If you’re interested in a full summary, take a look at http://wattsupwiththat.com/2009/11/10/countdown-to-an-unprecedented-warm-decade-2-months-to-go/ which, back in November before the UN started making noises about hot years and decades, examined how el nino affected the temperature record and, if the el nino affect is taken out of the record, the temperatures were quite normal.

You may also be interested in some information about how the temperature records have been altered to “hide the decline” (to quote the leaked CRU emails). http://wattsupwiththat.com/2009/12/08/the-smoking-gun-at-darwin-zero/. This quite clearly shows that a number of methods used to “adjust” the temperature records are erroneously inflating records so that instead of showing their natural downward trend, they show an upward trend.

There are a couple follow-ups to that post as well. A search for “Darwin zero” on Watts Up With That will show them to you.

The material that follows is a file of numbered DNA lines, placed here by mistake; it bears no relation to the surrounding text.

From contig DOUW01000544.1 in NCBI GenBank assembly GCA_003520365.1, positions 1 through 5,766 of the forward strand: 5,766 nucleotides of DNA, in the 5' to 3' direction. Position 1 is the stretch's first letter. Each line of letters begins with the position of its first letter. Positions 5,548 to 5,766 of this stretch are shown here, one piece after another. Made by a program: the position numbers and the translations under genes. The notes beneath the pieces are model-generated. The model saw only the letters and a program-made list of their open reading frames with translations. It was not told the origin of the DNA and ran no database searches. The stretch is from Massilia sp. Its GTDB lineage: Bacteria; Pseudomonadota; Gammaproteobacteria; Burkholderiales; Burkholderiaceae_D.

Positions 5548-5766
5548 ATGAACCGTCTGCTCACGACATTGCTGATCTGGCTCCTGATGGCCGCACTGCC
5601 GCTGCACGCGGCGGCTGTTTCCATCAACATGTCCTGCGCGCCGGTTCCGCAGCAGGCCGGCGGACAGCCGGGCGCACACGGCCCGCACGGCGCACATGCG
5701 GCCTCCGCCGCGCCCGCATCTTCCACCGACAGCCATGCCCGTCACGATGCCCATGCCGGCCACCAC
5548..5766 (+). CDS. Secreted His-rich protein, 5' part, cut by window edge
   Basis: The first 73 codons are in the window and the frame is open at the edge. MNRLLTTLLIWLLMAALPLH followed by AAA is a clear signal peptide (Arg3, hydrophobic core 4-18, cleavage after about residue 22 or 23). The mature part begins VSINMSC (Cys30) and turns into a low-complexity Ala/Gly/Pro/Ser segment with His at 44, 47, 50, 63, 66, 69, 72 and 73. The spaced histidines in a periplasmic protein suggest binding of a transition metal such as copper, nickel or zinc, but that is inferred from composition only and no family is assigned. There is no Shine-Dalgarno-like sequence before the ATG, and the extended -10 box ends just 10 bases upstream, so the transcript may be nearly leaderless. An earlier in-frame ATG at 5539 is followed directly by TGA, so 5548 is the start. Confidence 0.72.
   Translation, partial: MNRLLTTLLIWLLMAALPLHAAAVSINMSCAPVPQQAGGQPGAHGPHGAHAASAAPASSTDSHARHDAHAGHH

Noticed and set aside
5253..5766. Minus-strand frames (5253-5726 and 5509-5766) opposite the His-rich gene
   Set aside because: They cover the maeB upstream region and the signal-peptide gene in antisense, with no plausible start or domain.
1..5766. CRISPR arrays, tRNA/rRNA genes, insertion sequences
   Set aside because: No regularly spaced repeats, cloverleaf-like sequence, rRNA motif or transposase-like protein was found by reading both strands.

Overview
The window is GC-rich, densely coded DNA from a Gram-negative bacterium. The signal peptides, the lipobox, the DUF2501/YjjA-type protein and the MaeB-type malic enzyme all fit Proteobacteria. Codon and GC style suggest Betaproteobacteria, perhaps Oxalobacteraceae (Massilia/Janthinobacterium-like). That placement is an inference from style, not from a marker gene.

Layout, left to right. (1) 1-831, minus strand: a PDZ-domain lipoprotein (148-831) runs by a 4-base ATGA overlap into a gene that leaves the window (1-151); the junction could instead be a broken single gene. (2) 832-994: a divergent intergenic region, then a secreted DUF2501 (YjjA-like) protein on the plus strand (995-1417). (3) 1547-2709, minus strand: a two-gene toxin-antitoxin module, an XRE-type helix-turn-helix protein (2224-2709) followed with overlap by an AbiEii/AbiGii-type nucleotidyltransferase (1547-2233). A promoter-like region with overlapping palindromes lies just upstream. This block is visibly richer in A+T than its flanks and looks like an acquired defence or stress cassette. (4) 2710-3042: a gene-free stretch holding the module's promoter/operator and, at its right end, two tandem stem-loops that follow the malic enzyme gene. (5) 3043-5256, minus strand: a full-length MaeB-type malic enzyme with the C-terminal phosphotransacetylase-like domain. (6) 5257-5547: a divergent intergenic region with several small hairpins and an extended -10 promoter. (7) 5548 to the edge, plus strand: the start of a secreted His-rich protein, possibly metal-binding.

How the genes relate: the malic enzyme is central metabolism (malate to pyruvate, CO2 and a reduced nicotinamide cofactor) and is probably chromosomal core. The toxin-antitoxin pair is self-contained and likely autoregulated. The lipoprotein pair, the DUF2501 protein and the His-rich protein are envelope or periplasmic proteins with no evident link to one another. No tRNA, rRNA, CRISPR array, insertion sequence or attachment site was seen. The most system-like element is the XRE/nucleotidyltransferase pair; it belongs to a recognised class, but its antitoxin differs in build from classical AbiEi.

I’m also trying to find the graph which shows global temperatures but I don’t think the monthly update has been issued yet…and I’ve misplaced the end-of-November report. That said, the US data is interesting:

(click to enlarge)
source: http://www.ncdc.noaa.gov/oa/climate/research/cag3/na.html — change the end year to 2009 and hit submit. I’ve also unticked the trendline generation from this graph as it appears to be drawing a straight line from one end of the graph to the other…something which is completely useless on any graph with variable up and down points. Direct point-to-point trendlines are only accurate on graphs which only go up, only go down, or do not move at all. They are generally misleading on variable graphs.